It isn't 'Third Saturday in October.' Rather, it's just about every Monday night and is an off-the-books Tennessee tradition that's quietly collected some of the University of Tennessee's biggest legends.
The participants on this evening for two hours -- no more, no less -- of the card game Tong? They are collective witnesses of more than 150 Third Saturdays, and their leader is the incomparable Gus Manning. The Volunteers legend Manning, who as of this night needs a birthday cake with 90 candles and whose Rocky Top tenure stretches back to the days of Neyland -- yes, that Neyland, the man who hired him -- spins captivating yarns with Bill Petty, Roger Beauchene and Rob Hardin.
All are campus mainstays; Petty used to work practice security for Bowden Wyatt and then was a press box statistician who didn't miss a home game for 55 years, Beauchene remains a gameday fixture on the West Side of Neyland Stadium; and Hardin is a doctoral professor in the school's esteemed sports management program.
But no one holds court like Manning. It is effortless. It is limitless. It is Neyland and Wyatt and Woodruff and Harris and Ford and Ward. Above all, it is Manning's life.
Still Beauchene is on fire early, unable to lose at this strategic game of cards with peanut stakes the same as the genesis of this weekly tradition 50-plus years ago. Manning does not seek favorable birthday attention, but he is not conceding the evening to Beauchene, the recipient of some of Manning's good-natured colorful descriptives.
The stories, across all sports, are the treats. Manning is a man who counts five athletics directors, 11 football coaches and perhaps a baker's dozen school presidents among those with whom he shares a Tennessee history.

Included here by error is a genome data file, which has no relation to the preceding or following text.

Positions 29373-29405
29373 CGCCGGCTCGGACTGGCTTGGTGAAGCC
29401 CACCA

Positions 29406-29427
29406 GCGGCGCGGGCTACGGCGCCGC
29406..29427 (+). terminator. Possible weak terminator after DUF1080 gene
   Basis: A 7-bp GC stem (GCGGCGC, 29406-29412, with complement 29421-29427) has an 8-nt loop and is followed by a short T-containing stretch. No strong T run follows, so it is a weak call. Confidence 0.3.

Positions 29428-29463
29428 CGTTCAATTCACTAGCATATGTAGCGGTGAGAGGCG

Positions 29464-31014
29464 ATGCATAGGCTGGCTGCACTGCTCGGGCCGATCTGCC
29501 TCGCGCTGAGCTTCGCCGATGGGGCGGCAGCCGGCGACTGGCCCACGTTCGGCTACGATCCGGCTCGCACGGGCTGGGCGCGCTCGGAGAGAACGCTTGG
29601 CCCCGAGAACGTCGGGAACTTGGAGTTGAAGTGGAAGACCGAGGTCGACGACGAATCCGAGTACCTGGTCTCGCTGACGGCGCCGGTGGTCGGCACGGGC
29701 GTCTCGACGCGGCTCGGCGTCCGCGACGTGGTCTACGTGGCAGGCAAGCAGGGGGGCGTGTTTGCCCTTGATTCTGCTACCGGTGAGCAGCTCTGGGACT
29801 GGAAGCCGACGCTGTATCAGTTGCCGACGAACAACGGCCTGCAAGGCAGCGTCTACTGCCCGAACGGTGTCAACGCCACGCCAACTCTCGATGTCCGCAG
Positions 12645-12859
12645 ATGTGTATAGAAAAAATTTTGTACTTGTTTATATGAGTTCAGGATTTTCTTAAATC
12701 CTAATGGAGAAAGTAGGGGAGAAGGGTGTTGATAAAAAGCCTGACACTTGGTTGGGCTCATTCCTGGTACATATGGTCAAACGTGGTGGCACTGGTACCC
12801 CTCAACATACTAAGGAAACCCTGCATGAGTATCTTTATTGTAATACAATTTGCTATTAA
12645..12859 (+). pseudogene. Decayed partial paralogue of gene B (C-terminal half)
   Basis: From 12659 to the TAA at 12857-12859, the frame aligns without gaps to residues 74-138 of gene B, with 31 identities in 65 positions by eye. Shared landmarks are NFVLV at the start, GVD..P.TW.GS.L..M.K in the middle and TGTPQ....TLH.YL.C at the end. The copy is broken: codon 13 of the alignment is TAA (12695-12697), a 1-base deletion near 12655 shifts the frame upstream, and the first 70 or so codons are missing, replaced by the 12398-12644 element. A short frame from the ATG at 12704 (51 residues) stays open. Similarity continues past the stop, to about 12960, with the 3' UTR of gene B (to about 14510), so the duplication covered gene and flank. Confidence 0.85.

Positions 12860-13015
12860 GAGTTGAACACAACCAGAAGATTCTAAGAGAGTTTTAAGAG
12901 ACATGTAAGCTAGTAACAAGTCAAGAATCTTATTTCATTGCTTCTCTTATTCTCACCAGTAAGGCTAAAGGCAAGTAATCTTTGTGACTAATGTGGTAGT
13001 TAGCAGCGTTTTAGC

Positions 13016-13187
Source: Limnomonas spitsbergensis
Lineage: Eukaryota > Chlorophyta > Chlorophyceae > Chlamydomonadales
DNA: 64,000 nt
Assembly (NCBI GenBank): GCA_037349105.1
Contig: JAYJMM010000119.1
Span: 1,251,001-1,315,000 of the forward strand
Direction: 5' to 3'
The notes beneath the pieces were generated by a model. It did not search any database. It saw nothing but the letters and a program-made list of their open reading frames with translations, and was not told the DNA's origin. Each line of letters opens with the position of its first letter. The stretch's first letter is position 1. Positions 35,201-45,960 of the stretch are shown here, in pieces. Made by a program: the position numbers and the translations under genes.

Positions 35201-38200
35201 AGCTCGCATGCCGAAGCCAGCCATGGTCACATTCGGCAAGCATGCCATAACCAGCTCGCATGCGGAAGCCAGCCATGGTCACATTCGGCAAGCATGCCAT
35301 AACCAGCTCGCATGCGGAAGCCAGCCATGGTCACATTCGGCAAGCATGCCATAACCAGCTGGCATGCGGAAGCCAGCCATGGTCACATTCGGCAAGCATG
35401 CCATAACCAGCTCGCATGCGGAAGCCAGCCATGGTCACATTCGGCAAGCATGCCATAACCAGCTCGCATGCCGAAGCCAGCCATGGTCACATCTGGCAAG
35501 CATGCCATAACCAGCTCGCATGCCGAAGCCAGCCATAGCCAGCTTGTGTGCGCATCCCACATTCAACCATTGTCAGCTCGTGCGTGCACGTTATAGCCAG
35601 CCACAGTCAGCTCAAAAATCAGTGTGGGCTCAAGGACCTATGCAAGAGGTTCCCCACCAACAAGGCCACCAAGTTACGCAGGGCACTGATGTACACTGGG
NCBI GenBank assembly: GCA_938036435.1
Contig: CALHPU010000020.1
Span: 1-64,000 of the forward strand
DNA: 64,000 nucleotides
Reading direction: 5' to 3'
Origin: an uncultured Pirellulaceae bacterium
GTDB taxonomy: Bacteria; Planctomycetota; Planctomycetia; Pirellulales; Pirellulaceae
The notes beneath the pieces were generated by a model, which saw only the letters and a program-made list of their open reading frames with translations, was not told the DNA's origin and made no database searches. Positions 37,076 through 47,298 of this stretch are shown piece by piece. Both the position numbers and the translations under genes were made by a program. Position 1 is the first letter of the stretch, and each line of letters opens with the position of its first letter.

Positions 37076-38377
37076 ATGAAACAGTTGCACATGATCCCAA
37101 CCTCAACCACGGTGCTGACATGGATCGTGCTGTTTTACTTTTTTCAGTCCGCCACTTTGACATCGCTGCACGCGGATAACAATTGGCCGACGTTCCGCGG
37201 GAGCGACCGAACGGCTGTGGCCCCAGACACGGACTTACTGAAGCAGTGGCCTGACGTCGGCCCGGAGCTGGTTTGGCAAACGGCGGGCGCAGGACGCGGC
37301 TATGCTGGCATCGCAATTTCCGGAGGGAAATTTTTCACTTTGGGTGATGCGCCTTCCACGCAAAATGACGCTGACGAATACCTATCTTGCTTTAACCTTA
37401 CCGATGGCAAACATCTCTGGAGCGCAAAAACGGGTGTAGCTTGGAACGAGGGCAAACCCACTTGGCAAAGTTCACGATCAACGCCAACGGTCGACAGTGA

General Robert R. Neyland, a close friend of Manning and man who anointed him to an early publicity position within UT's athletics department seven decades ago, could hold his own at 'Bridge,' Manning explains.
"Neyland was a great 'Bridge' player," Manning casually mentions. "You hated it if you weren't his partner, because after everybody had bid the General would know where every damn card was."
General was the hard-earned title to which Neyland always answered. However, there was another nickname widespread but whispered on campus.
"They called him 'Bull,' but not to his face," Manning said.
"Because the General was so damn tough," Manning added.
Bowden Wyatt, as Petty notes, joins Bobby Dodd as two Vols and among only three men enshrined in the College Football Hall of Fame as both player and coach, was the coach for which Tennessee players most appreciated playing.
"The players loved him, more than any coach that's been here," said Manning, who has had offices in Humes Hall, South Neyland Stadium, Stokely Athletics Center and currently Thompson-Boling Arena. "He was just such a great guy.
Added Petty, "He was disciplined, tough. But they loved him."
Example: Jim Tracy, who at some point earned the nickname 'The Bomb,' was a skilled ballcarrier among the best Manning ever saw. But Tracy was no fan of practice. So Wyatt bid him farewell.